Mississippi, Mo Dowd, and Me

April 14, 2007 by susan

by susan
It was a beautiful day for hanging the laundry. So beautiful that we failed to do the wash which is required before hanging. Instead we walked along the spring-swollen Mississippi and across the Stone Arch bridge, showing off our dirty little city to our son and his girlfriend who are visiting from LA.

Yeah, dirty. It's always that way in April. So we point up to the gleaming new Guthrie and the zillion dollar condos, and down to the excavated mill ruins which explain why Minneapolis is where it is, and try to avoid all that mid-level detritus of winter. But with the trees barely in bud, the sun takes on a harsh burn and illuminates the grit and stains of road salt, the wrappers, bottles and old shoes on the river bank, the roiling effluvia of the river itself, flushing the great northern bogs and fens of their winter muck.

And if you're me, who somehow feels responsible for every thing unpleasant, whether the annoyance of a passing cloud or the second term of the boy king, you find yourself tempering your proud pitch about the merits of this funky arty place with apologies for how grubby it looks in April -- and keep looking over your shoulder at the river, hoping a dead cow or carp doesn't swirl by. One didn't.

But back to the laundry. In lieu of anything of our own, let me refer you to Mo Dowd today. Sometimes she's too snippy and clever by half for my taste, but today she does a job on Wolfie.

She opens her column, called More Con than Neo, with this:

"Usually, spring in Washington finds us caught up in the cherry blossoms and the ursine courtship rituals of the pandas.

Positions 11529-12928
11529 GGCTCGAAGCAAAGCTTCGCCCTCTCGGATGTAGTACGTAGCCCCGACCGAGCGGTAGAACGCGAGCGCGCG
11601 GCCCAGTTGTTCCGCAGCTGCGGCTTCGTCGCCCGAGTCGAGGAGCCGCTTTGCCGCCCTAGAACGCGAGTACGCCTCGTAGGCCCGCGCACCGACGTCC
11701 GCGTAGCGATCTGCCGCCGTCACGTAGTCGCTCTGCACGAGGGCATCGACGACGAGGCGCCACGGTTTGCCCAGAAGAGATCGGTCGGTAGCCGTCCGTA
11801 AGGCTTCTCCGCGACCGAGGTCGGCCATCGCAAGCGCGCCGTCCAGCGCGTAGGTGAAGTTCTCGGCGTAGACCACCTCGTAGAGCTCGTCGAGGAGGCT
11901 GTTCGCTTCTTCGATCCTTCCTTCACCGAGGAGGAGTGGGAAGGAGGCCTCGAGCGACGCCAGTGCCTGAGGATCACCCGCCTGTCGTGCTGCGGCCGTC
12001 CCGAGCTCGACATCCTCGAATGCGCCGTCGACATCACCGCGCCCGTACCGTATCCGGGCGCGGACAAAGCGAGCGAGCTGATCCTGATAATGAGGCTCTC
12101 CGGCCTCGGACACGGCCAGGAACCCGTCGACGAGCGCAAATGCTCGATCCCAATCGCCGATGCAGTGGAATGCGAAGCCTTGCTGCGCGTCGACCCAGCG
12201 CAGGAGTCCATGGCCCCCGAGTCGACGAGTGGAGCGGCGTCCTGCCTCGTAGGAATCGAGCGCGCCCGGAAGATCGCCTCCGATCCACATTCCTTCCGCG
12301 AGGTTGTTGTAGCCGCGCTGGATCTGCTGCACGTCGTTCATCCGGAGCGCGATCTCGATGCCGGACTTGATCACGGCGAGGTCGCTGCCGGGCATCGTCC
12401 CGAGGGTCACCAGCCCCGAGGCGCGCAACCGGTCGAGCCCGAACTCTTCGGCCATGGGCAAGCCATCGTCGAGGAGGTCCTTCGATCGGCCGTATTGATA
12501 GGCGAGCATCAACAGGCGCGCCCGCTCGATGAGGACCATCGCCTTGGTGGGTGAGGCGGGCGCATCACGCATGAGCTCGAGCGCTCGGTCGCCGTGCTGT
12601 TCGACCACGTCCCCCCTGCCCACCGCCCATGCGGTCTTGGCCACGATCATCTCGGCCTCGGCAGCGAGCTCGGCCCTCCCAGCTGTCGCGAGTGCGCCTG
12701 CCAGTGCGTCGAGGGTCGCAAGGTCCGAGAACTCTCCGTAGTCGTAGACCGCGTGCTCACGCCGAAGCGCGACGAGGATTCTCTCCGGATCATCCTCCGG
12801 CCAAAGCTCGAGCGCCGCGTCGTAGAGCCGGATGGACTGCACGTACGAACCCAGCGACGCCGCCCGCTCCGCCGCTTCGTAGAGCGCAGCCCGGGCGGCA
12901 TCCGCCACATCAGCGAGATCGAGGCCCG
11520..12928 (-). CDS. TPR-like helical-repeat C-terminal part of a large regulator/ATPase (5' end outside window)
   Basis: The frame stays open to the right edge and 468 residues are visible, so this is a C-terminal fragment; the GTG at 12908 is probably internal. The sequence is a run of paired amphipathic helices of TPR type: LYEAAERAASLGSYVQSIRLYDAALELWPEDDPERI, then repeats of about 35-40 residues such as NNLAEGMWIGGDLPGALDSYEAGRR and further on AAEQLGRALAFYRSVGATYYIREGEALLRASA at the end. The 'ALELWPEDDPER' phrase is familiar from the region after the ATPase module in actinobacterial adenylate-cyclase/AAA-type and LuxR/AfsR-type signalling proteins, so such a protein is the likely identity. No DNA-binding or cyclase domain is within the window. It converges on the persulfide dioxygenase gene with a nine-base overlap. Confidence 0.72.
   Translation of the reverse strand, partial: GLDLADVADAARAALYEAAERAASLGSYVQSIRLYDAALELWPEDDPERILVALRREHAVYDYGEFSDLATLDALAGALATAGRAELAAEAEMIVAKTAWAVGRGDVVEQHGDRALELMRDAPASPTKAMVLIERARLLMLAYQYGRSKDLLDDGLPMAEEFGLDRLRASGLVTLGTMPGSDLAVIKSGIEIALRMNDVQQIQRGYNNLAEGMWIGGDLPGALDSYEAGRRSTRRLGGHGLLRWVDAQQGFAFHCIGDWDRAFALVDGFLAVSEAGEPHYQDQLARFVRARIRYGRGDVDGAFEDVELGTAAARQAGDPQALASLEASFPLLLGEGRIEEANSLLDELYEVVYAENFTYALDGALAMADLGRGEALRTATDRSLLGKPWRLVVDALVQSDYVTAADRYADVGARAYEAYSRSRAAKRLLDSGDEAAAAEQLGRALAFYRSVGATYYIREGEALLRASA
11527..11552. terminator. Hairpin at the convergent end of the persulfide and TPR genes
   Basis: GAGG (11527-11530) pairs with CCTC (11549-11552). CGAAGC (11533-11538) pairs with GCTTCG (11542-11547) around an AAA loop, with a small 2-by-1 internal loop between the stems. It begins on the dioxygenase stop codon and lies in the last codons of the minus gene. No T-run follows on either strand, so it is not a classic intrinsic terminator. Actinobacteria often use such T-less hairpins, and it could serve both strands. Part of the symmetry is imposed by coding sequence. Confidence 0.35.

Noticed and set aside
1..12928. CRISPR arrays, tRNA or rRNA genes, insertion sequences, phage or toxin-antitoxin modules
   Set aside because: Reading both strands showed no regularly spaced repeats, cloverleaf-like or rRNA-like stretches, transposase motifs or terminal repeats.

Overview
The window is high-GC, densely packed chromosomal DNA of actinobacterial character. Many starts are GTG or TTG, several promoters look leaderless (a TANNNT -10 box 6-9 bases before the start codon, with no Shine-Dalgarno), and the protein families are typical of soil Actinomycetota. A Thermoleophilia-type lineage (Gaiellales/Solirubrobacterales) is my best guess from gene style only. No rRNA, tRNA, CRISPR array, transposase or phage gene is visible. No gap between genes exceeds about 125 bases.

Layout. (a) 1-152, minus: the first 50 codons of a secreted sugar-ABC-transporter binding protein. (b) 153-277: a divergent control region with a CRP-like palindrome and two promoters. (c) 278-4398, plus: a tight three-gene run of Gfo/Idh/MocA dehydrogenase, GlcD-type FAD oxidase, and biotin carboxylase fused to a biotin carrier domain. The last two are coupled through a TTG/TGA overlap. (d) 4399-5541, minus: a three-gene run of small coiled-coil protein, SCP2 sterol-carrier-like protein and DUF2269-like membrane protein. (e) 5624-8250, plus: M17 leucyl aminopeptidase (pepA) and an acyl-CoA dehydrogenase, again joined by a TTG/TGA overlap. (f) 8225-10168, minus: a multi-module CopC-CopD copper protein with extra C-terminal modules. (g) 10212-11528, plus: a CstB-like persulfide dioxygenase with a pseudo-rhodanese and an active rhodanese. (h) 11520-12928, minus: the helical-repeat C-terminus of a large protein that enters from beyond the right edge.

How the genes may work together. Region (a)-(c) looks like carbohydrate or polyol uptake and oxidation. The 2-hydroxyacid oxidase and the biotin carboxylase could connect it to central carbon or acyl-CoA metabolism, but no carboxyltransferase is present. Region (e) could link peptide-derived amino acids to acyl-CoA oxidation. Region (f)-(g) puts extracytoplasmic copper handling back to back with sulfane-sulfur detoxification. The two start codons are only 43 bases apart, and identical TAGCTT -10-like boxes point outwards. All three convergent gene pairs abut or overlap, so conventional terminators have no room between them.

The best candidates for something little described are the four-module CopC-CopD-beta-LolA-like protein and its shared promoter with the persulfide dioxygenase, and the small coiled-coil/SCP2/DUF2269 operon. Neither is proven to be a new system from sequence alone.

But this chilly April, we are forced to contemplate the batrachian grapplings of Paul Wolfowitz, the man who cherry-picked intelligence to sell us a war with Iraq.

You will not be surprised to learn, gentle readers, that Wolfie in love is no less deceptive and bumbling than Wolfie at war.

Proving he is more con than neo, he confessed that he had not been candid with his staff at the World Bank. While he was acting holier than thou, demanding incorruptibility from poor countries desperate for loans, he was enriching his girlfriend with tax-free ducats."

There's more -- but read for yourselves. I've got more off this city to show off, and the light's fading.

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Comments

Anonymous (not verified) | April 14, 2007 - 7:42pm

Indeed. When Mo's not picking on one of our own, she's truly on. But what does "batrachian" mean?
In addition to all his foibles on the international scene, Wolfie's so.........oh never mind; since the Imus flap, I've promised not to pick on people for their looks.

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Babs (not verified) | April 14, 2007 - 8:10pm

Well, then, how 'bout smarmy?

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susan | April 15, 2007 - 12:09am

How about batrachian, which, I believe, is frog-like. Which, in fact, is a comment on his looks. . It was the spit in the comb and the slicking back the hair in Michael Moore's Farenheit 911 that put his looks into play.

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Dave (not verified) | April 16, 2007 - 9:50am

I'll just have to wait till the Strib buys Mo's pierce, since the times went pay per view on opinions. At any rate, i too find spring in MN dirty, dusty and inhospitable, more con than neo.

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susan | April 16, 2007 - 11:03am

The buggers! Well, here it is then. Looks prettier on their fancy page, but the words are the same.
*******

More Con than Neo
by Maureen Dowd

Usually, spring in Washington finds us caught up in the cherry blossoms and the ursine courtship rituals of the pandas.

But this chilly April, we are forced to contemplate the batrachian grapplings of Paul Wolfowitz, the man who cherry-picked intelligence to sell us a war with Iraq.

You will not be surprised to learn, gentle readers, that Wolfie in love is no less deceptive and bumbling than Wolfie at war.